The incident around Frankfurt Airport at the end of February is not an isolated case: Time and again, there are headlines such as “Drone brings flight operations to stop for several hours”. Furthermore, the rules for drone pilots have become even stricter with the new EU drone regulation. But what do I really have to pay attention to as a drone pilot, and what penalties can I expect if I violate them? In our new blog series, we list the six “worst” violations and summarize at the end what every drone pilot should consider before taking off.
First, we will talk about:
Part 2 is more about the aircraft vehicle and what consequences flying without insurance and without identification can have. In Part 3, we will revisit the problems described above in connection with the incident at Frankfurt Airport and discuss flying in no-fly zones.
Fines partly drastic
Anyone who does not comply with the regulation can expect a fine of up to €50,000. However, it is not (yet) possible to say how high the fine will actually be for which violation. There are neither tables nor a catalog of fines. But this could be introduced with the German draft law to adapt to the EU drone regulation. So far, drone pilots can only orient themselves through the media on precedent cases from previous years. In the worst cases, criminal proceedings are initiated and imprisonment may be imposed. Likewise, points in Flensburg and the revocation of the driver’s license can be the consequences.
If you are not yet familiar with the new EU Drone Regulation and do not know, for example, what the three operating categories are all about, we recommend that you read our White Paper on the EU Drone Regulation 2021 in advance.
Flying unmanned aerial vehicles in Germany are subject to the German Air Traffic Act (LuftVG) and the German Air Traffic Regulations (LuftVO). In the case of criminal offenses such as dangerous interference with air traffic or violations of privacy, the German Criminal Code (StGB) also comes into play. The LuftVG, for example, regulates the question of liability. The LuftVO, in turn, specifies where flying is prohibited, for example.
Flying without Certificate
The certificate for flying a drone is one of the most important requirements to consider. If you fly your drone without the appropriate certificate, you could face a heavy fine of up to €50,000.
It is only allowed to fly without a pilot certificate if the drone weighs less than 250 g and thus falls into class C0. Otherwise, the following applies:
EU Certificate of Knowledge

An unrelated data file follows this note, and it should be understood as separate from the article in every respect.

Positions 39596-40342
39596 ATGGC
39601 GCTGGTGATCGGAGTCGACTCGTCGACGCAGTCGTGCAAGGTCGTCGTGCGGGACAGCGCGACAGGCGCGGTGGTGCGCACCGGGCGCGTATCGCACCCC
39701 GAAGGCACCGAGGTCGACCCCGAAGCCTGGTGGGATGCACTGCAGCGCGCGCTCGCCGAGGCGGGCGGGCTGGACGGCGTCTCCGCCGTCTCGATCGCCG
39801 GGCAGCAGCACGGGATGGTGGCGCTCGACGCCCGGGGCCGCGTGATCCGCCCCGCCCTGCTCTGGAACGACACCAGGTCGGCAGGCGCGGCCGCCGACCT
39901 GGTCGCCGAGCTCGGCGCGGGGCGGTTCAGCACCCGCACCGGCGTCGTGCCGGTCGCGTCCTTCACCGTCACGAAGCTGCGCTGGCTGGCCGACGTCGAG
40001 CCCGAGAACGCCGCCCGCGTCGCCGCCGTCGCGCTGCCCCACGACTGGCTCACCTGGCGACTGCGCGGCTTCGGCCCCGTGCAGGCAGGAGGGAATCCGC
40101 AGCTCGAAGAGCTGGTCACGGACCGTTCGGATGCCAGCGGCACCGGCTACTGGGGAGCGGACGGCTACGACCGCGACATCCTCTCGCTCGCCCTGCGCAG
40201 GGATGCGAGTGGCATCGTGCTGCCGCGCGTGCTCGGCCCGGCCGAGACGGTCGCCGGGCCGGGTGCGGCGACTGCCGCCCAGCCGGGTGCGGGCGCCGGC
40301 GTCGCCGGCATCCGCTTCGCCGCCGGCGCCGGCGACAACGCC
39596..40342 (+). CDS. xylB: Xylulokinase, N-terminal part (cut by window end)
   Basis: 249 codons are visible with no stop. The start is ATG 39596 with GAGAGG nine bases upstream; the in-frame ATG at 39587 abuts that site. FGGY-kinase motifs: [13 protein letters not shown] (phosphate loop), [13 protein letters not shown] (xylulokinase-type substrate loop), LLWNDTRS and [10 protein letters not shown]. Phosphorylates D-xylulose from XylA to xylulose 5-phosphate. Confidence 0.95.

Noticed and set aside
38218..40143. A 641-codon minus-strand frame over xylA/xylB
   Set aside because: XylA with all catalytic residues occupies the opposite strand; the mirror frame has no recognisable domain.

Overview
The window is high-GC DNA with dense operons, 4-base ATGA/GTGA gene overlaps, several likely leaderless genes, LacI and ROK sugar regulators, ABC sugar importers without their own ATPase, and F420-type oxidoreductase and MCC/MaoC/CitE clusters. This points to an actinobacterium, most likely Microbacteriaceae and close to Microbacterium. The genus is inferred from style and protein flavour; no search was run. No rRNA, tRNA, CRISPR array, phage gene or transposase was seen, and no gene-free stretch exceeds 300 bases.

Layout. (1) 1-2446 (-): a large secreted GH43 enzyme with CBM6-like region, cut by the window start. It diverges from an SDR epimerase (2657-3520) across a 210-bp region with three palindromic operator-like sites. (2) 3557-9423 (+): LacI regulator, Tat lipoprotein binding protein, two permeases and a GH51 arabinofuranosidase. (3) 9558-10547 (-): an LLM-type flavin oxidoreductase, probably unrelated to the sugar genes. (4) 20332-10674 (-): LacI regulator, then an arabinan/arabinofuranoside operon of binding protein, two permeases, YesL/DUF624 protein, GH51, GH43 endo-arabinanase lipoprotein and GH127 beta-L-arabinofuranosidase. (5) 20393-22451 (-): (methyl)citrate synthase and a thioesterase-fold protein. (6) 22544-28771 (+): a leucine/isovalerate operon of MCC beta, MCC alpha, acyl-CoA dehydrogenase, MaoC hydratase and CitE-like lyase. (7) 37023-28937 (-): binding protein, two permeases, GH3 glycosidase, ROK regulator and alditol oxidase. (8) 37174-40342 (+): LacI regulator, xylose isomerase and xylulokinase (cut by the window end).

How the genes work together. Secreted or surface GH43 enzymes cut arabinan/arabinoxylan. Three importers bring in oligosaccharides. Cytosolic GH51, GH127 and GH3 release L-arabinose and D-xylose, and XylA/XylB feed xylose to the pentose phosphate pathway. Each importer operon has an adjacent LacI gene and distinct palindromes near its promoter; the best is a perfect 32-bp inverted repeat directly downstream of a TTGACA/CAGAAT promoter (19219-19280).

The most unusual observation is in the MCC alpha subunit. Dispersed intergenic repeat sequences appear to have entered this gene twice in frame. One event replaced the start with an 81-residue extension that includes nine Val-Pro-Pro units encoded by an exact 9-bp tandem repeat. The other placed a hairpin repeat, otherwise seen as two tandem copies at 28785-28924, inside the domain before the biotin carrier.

(“The small EU drone license”)
EU Certificate of Remote Pilot Competency
(“The big EU drone license”)
You can currently still take the theoretical test (40 multiple-choice questions) for the EU certificate of knowledge free of charge at https://lba-openuav.de/pruefung/.
For the EU Certificate of Remote Pilot Competency, you need to absolve another theoretical exam as well as a practical self-test. More information about this here.
Flying without Permission
Drones in the “open” operating category can generally fly without a permit if the weight is less than 25 kg takeoff mass and there is direct visual contact throughout the flight.
However, for the “special” category, an operating license, operating declaration, or a Light Unmanned aircraft operator Certificate (LUC) is required. This category primarily includes commercial drone operations, meaning that a license or declaration is always required for commercial use.
A declaration is less complex than an operating license. It is sufficient if the following criteria can be met:
The pilot flies with a UA with a maximum characteristic dimension (e.g., wingspan or rotor diameter) of
- up to 3 m in VLOS above a controlled area on the ground, but not above crowds,
- up to 1 m in VLOS, but not above crowds,
- up to 1 m in BVLOS, over sparsely populated areas,
- up to 3 m in BVLOS, above a controlled area on the ground,
- below 120 m altitude and above controlled airspace (i.e., not airspace F or G).
Only a legal entity, e.g., an organization or a company, can apply for a LUC certificate. The certificate can be equated with a permanent operating permit.
Flying in the third operating category, “subject to approval,” also requires a permit, as even stricter requirements for conducting a flight apply here.
The application’s costs can vary depending on the federal state and can be inquired at the respective state aviation authority.
In any case, if you fly without a permit, you will face much higher costs in the form of fines of up to €50,000.
You can find more information about permits and the LUC certificate here on the website of the German Federal Aviation Authority.
If you need a permit, you are welcome to use our permission service. Otherwise, you can apply for it yourself at the state aviation authority of the federal state.
Next week, part 2 of our blog series “Avoiding penalties – Important for drone pilots” will be published on the topic of flying without insurance and without an identification plate.
Until then, we wish you safe flights,
Your FlyNex Team